Kathleen Enright
Nov 21, 2021

Reductive COP26 comms did nothing to convey urgency or transformation needed

India and China’s watering down of the Glasgow climate pact has not been the only disappointment of COP26; another legacy of the conference is the continuing failure of communications to drive change.

Reductive COP26 comms did nothing to convey urgency or transformation needed

The messaging was over-simplistic and undermined the sense of urgency and transformation needed. Generic targets approached with generic language – nothing spoke of the enormous human and financial effort required to achieve them. Boris Johnson’s painfully reductive mantra – “coal, cars, cash and trees” – is a case in point.

Business has also failed to communicate in a way that will drive action to a 1.5°C future.

There are two comms levers that need to be engaged: creativity and credibility. Only by leveraging both, alongside strong business leadership, will comms drive the scale and pace of change needed.

Indeed, companies tend to get one right or the other. The oil and gas industries tell good stories, but lack credibility. And many food and agriculture companies are changing their businesses for the better, but fail to bring people along with behaviour-changing comms.

Science continues to push the boundaries of innovative and scalable solutions to the climate crisis. Comms needs to mirror this – to make the sustainable solution the desirable and mainstream choice. Yet comms’ inventiveness falls way behind that of science.

The climate crisis is, in part, a crisis of the imagination. We need to reimagine new ways of making the case, because too many companies struggle to translate CSR targets into language that excites and drives the necessary action.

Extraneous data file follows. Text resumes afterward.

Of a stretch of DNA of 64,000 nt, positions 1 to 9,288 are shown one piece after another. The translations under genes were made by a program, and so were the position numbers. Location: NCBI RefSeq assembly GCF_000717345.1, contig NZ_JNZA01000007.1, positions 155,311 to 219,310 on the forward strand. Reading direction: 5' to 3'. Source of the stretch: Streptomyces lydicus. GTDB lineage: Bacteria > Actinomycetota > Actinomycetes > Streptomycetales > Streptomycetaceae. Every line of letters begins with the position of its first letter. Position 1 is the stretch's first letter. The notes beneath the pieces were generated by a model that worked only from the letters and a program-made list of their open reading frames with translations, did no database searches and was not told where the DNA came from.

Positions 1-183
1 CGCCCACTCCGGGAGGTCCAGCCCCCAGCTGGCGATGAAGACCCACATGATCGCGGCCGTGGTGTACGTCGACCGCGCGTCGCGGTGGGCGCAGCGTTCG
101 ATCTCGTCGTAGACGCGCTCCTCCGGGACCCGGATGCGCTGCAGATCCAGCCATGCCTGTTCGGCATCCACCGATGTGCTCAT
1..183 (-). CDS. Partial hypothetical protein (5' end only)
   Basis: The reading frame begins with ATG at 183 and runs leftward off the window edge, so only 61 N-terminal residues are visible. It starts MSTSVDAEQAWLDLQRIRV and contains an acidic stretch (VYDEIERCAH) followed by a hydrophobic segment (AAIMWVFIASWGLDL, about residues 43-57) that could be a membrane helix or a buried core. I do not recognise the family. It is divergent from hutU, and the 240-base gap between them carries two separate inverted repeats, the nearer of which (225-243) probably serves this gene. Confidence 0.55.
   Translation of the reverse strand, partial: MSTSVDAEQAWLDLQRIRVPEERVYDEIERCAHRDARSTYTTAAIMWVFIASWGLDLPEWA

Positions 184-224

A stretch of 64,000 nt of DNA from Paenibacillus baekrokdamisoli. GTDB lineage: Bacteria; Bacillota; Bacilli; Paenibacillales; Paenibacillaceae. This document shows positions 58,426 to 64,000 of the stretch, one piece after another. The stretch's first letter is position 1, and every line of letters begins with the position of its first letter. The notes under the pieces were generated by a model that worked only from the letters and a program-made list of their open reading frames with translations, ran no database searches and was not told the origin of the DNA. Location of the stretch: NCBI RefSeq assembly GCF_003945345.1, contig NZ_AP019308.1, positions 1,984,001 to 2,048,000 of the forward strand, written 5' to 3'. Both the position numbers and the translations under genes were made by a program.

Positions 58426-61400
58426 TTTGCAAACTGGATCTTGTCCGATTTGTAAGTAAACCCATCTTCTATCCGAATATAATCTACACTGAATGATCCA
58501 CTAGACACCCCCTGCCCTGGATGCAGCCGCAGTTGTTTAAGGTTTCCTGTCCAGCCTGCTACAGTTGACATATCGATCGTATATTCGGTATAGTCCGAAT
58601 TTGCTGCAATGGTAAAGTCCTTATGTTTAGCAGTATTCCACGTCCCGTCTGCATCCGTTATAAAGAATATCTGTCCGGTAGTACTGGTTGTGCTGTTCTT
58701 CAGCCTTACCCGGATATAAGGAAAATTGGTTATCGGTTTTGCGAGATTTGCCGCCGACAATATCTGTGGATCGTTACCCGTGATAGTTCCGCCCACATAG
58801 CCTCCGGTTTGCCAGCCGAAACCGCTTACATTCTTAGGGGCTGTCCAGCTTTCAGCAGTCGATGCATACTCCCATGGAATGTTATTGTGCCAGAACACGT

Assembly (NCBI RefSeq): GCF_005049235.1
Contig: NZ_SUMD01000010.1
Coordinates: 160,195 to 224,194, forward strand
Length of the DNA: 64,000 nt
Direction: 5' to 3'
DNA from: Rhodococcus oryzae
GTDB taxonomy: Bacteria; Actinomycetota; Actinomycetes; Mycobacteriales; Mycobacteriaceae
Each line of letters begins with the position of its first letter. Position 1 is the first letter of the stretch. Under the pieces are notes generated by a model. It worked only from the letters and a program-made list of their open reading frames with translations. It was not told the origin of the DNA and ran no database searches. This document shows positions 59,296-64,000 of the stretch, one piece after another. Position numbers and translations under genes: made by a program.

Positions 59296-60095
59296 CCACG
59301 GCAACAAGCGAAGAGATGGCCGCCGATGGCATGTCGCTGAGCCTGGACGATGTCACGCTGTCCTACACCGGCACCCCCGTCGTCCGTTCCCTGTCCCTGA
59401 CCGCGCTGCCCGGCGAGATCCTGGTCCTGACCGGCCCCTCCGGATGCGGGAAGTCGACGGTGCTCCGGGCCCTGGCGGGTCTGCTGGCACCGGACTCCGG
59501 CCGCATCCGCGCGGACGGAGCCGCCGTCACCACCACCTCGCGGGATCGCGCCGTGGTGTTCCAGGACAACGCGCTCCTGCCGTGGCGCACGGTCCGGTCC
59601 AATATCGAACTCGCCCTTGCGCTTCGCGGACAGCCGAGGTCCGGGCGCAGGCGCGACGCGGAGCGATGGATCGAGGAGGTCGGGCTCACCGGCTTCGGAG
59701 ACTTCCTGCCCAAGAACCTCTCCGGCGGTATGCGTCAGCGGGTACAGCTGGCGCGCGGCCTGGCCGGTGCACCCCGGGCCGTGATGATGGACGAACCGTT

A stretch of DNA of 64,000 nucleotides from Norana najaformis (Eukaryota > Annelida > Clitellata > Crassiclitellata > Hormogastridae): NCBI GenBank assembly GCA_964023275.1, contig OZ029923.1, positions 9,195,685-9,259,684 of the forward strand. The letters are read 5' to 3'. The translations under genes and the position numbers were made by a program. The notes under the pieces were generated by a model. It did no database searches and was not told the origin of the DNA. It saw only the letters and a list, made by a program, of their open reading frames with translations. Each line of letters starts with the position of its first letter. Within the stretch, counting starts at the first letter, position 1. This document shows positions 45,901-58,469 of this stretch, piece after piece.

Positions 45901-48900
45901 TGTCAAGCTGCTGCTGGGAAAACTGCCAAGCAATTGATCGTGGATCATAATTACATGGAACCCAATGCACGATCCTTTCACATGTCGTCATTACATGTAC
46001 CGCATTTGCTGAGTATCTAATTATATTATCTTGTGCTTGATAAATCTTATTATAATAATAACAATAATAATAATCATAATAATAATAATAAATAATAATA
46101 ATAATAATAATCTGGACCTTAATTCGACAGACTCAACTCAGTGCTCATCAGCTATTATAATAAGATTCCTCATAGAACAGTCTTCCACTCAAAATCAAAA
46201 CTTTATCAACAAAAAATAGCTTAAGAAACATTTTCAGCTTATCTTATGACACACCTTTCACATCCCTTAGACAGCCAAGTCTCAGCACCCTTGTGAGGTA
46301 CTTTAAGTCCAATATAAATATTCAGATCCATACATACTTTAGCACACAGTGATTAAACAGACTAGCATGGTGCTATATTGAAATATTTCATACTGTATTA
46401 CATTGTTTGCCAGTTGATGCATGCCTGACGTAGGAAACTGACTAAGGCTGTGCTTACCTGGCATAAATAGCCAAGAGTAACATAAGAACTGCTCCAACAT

We need creativity to bring to life just, liberating and abundant futures. Communications must become a form of climate action in itself.

This means leveraging courageous creativity to get people unstuck and give them the necessary jolt into action. What’s needed is communications coupled with behaviour change and a new language that reflects the change needed, the effort required and the true ask of people.

I had hoped that the Green Claims Code, launched by the Competition and Markets Authority in September, would help to push businesses in the right direction. And while it does take steps to stop companies from misleading their customers – the credibility point – it needs to go much further. It needs to encourage businesses to engage creativity to drive sustainable business transformation and consumer behaviour change.

Yet in its current state, it is a slow death to creativity. Why add these constraints now that we are talking about green and now that we are rapidly running out of time to avoid catastrophic climate impacts? This is setting up green to fail.

We need a new type of creativity, a creativity with intent. An ambitious creativity that can only come with deep knowledge of the issues.

When one of the few memorable creative campaigns to come out of COP26 was a talking dinosaur that told humans “Extinction sucks”, it is clear that we have a long way to go before comms is truly effective.

Kathleen Enright is managing director of Salterbaxter


Related Articles

Just Published

1 day ago

Nike inspires children to dream big with rousing ...

Wieden+Kennedy Shanghai's new spot allows some of China’s biggest athletes to turn back the clock and reignite the dreams that spurred them to greatness.

1 day ago

Pepsi shows how to 'Save The Drama' this Chinese ...

FCB SHOUT Malaysia delivers a cheeky campaign aimed at alleviating typical festive frustrations whilst boosting bottle sales at this time.

1 day ago

Global new-biz round-up: Jim Beam and Pfizer among ...

Publicis Groupe and Havas post year-on-year growth.

1 day ago

Lessons from Adidas: How to respond to fake press ...

Following the recent hoax against sportswear brand Adidas, communication experts explain how to avoid being hit by a similar fake press release campaign.